Haas were clearly best of the rest, qualifying sixth and seventh on Saturday. Magnussen got by Grosjean into turn one and spent the rest of the race alone between the rest of the midfield and the front runners.

Grosjean’s race didn’t go as smoothly thanks to a problem with the front left in the pits, sending him down the pecking order. He retired 14 laps after the stop with an issue with his front left suspension.

Lando Norris, McLaren, Albert Park, 2019
Norris was the star of qualifying
Lando Norris proved that McLaren was capable of making Q3 with a stellar starting position of eighth, but Sainz was eliminated in Q1. Sainz then had a problem with the MGU-K which forced him to retire on lap 11. Norris suffered from a poor start and got caught in traffic following his pit stop which left him incapable of returning to the top ten.

Kimi Raikkonen was the quicker Alfa Romeo driver all weekend, qualifying ninth and finishing eighth in a fairly uneventful weekend. Giovinazzi went out in Q2 and tried an alternate strategy in the race that saw him form a train in the midfield.

Sergio Perez impressed in qualifying, relative to his team mate, but his race was sub-par and he finished 13th after struggling with traffic.

Kvyat was busy all race which saw him, take a trip through the gravel and then hold off Gasly in the Red Bull on his way to his first point of the season. Alexander Albon out qualified his team mate after a scruffy day of practice but finished well outside the points in 14th

In an ill-handling car, George Russell stayed out of trouble but never had anyone to race apart from his team mate, who he beat comfortably.

2019 Australian Grand Prix: Every driver’s race reviewed

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    Josh Holland
    USA-based Josh joined the RaceFans team in 2018. Josh helps produce our Formula 1 race weekend coverage, assists with our social media activities and...

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    28 comments on “2019 Australian Grand Prix Star Performers”

    1. Among other mistakes, STR pitted for hard, not soft. And RICs right was damaged, not left.

    2. “He retired 14 laps after the stop with an issue with his front left suspension.”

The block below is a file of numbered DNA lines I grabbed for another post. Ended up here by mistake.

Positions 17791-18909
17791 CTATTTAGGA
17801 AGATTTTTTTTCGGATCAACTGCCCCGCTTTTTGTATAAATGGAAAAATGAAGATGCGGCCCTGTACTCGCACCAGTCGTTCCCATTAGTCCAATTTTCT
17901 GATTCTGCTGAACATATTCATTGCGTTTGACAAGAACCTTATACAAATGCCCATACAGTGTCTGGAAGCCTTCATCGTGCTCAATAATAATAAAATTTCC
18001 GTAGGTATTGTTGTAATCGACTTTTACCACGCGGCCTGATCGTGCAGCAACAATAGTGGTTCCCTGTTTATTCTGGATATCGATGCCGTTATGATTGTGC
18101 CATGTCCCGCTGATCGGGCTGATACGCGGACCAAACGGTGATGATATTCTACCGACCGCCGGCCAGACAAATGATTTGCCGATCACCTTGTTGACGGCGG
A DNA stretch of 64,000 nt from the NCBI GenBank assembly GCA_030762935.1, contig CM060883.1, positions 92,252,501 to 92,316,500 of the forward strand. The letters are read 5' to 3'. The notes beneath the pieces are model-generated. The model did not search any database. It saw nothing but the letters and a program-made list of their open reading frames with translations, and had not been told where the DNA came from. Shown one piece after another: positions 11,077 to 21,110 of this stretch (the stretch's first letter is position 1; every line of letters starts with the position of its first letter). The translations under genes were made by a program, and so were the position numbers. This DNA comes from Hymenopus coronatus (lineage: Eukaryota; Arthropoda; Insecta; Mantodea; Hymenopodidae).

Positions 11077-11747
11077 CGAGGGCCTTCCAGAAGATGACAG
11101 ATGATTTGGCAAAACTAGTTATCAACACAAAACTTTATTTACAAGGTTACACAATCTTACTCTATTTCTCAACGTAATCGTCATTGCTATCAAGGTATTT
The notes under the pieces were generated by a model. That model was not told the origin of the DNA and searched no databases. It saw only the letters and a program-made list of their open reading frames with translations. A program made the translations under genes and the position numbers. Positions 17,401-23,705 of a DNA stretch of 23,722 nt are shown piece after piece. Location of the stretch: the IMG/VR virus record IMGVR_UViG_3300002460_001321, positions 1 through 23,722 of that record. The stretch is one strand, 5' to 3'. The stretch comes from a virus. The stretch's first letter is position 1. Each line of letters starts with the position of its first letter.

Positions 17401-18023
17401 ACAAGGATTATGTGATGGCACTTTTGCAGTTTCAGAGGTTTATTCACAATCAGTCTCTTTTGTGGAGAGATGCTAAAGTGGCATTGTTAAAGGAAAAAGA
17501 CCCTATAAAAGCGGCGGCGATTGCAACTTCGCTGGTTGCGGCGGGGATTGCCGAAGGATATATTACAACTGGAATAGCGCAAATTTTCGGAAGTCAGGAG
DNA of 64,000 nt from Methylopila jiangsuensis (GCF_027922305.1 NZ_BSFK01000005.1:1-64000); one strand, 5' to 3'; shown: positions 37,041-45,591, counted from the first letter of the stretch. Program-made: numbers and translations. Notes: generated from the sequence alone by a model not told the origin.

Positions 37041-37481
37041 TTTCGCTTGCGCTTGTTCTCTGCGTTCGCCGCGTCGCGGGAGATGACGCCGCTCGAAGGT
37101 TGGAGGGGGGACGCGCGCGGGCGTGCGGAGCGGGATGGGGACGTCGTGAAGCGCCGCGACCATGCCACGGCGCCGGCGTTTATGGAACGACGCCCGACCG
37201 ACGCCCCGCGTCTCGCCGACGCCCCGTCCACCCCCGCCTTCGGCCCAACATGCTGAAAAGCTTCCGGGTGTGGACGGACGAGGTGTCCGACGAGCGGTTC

For the above statement regarding Grosjean, I thought it was confirmed it was the wheel nut giving up after it was installed forcefully during his Pit stop?

      1. yes, Grosjean was confirmed to have damaged wheel nut of front left and he retired on lap 35 or 36 not 14. It was ricciardo or sainz that retired so early in race.

        1. @Chaitanya Sainz. Ricciardo and Grosjean both retired around halfway through the race.

        2. 14 laps after his stop not 14 laps into the race

    3. A great Q3 lap allowed Verstappen to split the Ferraris – How great was that lap though? In the race at least, the RB was the faster car by a margin from the get go. Why couldn’t that be the case for quali? May be VETs lap was the outstanding one, and even LECs.
      Gasly’s first run in qualifying wasn’t as quick as team mate Verstappen’s – Indeed, it was quicker. Furthermore, no mentioning of GASs tech problem which prevented him doing a second FL like VER immediately after one cool down lap.
      (..) but on slightly fresher tyres the Red Bull driver sailed past as Vettel struggled with degradation.” – I wouldn’t say 11L fresher is just slightly, especially when there’s no mentioning of ‘slightly’ when talking about bot-ham, which was only 8L different.
      Kvyat was busy all race which saw him, take a trip through the gravel – Why no mentioning of VER’s escapade through the gravel?

      Kubica hit Gasly and damaged his front wing at turn one – I’d say KUB was hit, or at least not given enough room by GAS.
      In an ill-handling car RUS stayed out of trouble – Why no emphasis on an ill-handling car for KUB? KUBs race was compromised from the get go, and only used as a test run.

      Magnussen spent the race alone between the rest of the midfield and the front runners. – I’d say he was part of the midfield himself. Being only 2 or 3s in front of HUL who was defending against RAI isn’t really a void.

      Also, the difference between the RPs was caused by strategy, not by possible pace, and no mentioning of SAIs and KVYs quali issues.

      1. So to sum it up…you about disagree with all was said.

        i thnk Bottas perfectly showed why Ferrari and Mercedes are dominant in quali…Bottas used his party-mode and was one full second faster than Verstappen fastest lap until then. Ferrari and Mercedes can run their engines on much higher setting over one or two laps than Renault and Honda can.

        1. If so, RB, VER and dutch media are all lying again. They’ve said on multiple occasions, often when they were REN-bashing, that they now have a q-mode too.

        2. @krxx
          Mark Hughes: Max Verstappen was spectacular in qualifying.